Waves can be up to 100 feet (30 meters) high, as high as a ten story building.
Depending on various factors, rather than the classic giant wave, a tsunami may also present at the shoreline simply as a rapidly rising tide or sea level. The term ‘tidal wave’ however is a misnomer, since as you now understand, tsunamis have nothing to do with the tides.
The effect and timing of a tsunami on a given shoreline depends on the strength of the underlying event and its location. A nearby seismic event can trigger a tsunami that arrives in minutes. A larger disturbance is necessary to cause damage at greater distances.
On the shoreline, the signs of a tsunami are ominous. If the first part of the wave to arrive at the shore is a ridge, then sudden flooding or a massive breaking wave will be seen. However if a trough arrives first, a drawback of the water will occur exposing normally submerged areas of the sea leaving the ocean bottom bare for hundreds of meters and allegedly fish flapping on the dry ocean bottom.
One person said it’s like someone pulling the plug, akin to a stopper in a bathtub, on the ocean itself and the water draining out. A giant sucking sound has also been described. If you see this occur, it is a sign to immediately rush to higher ground because usually within 12 minutes, the ridge will arrive and water sweep up onto the land.
The sound of a tsunami has been described as that of jet aircraft or as multiple freight trains.
Low-lying heavily populated coastal areas are obviously particularly vulnerable. Most recently, the 2004 Indian Ocean tsunami was among the deadliest killing 290,000 people in 14 different countries bordering the Indian Ocean. In some places the initial surge was approximately 33 meters (108 feet) in height.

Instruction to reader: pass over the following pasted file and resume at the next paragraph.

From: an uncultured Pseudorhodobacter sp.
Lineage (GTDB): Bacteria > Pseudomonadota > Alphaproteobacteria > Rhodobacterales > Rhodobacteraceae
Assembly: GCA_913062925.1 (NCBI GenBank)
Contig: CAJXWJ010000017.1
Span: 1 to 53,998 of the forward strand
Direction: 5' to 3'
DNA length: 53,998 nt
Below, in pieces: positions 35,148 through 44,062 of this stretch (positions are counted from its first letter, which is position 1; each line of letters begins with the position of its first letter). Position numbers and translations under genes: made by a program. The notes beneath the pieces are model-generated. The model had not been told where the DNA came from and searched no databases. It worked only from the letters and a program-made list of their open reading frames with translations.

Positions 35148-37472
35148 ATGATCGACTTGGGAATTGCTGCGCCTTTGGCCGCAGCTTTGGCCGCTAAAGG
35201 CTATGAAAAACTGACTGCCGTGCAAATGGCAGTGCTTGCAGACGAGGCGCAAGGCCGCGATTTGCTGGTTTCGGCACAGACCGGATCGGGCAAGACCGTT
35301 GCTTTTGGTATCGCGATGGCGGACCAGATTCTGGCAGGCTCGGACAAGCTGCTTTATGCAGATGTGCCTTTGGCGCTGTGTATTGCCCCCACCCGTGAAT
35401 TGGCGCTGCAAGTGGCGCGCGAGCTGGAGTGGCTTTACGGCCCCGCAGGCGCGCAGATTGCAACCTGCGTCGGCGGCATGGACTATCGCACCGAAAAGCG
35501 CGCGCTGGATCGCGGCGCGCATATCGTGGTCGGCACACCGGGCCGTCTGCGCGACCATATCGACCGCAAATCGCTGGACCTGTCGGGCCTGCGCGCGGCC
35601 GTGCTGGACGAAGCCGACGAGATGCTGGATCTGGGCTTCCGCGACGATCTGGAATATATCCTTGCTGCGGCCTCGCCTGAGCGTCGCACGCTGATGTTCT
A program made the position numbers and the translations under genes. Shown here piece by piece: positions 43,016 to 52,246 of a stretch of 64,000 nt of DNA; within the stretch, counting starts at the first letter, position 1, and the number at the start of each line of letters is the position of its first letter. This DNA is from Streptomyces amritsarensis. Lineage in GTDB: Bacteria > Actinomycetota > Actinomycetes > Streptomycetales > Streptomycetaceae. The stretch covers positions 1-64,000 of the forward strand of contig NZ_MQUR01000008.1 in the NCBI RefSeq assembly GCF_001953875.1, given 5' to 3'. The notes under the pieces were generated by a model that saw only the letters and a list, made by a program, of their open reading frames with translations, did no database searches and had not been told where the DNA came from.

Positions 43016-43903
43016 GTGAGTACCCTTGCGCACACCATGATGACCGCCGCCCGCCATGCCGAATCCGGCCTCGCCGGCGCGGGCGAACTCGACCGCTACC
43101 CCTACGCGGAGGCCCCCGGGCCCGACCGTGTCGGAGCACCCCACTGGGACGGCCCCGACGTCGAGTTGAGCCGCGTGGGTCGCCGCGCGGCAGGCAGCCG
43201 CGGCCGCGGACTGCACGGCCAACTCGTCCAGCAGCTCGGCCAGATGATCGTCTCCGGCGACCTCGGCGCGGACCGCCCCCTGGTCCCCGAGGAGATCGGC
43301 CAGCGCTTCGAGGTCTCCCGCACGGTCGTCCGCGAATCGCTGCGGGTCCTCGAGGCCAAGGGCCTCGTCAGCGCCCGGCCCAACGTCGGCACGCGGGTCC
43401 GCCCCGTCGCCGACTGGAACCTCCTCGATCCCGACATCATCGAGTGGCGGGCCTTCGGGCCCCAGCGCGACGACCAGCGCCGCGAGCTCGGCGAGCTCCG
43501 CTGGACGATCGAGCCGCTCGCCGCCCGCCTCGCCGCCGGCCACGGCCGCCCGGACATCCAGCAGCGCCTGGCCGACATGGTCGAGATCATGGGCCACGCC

The Pacific Tsunami Warning Center in Honolulu monitors seismometers throughout the Pacific Ocean in an attempt to predict tsunamis based on earthquake acitivity and warn at-risk countries. Unfortunately, at that time there was no organized alert system in place covering the Indian Ocean to warn people.
How about the evidence that animals have a sixth sense about an approaching tsunami and escape to higher ground? It remains unproven.
During World War II, New Zealand actually attempted to use tsunamis as a weapon by using explosions to create small tsunamis but without success.
All countries bordering the Pacific Ocean (80% of tsunamis occur in the Pacific) are particularly at risk including New Zealand. In the area in which Rebecca and I now live, the “Tsunami hazard for the Bay of Plenty and eastern Coromandel Peninsula, NIWA Client Report, June 2004,” presents geological evidence of at least two large tsunamis in the last 4000 years, with wave heights larger than 5 meters. In more recent times since 1840 tsunamis have affected areas along Bay of Plenty at least eleven times. Some have been small (less than .5 meters in wave height) only detected by sea-level gauges. Larger more distant seismic events in 1868, 1877, 1883 and 1960 have caused run-up heights of up to 1.8 meters in the Bay of Plenty region.
The same report also lists the areas of highest vulnerability including “Open coast between Mt. Maunganui/Mauao and Maketu”, the area in which we live.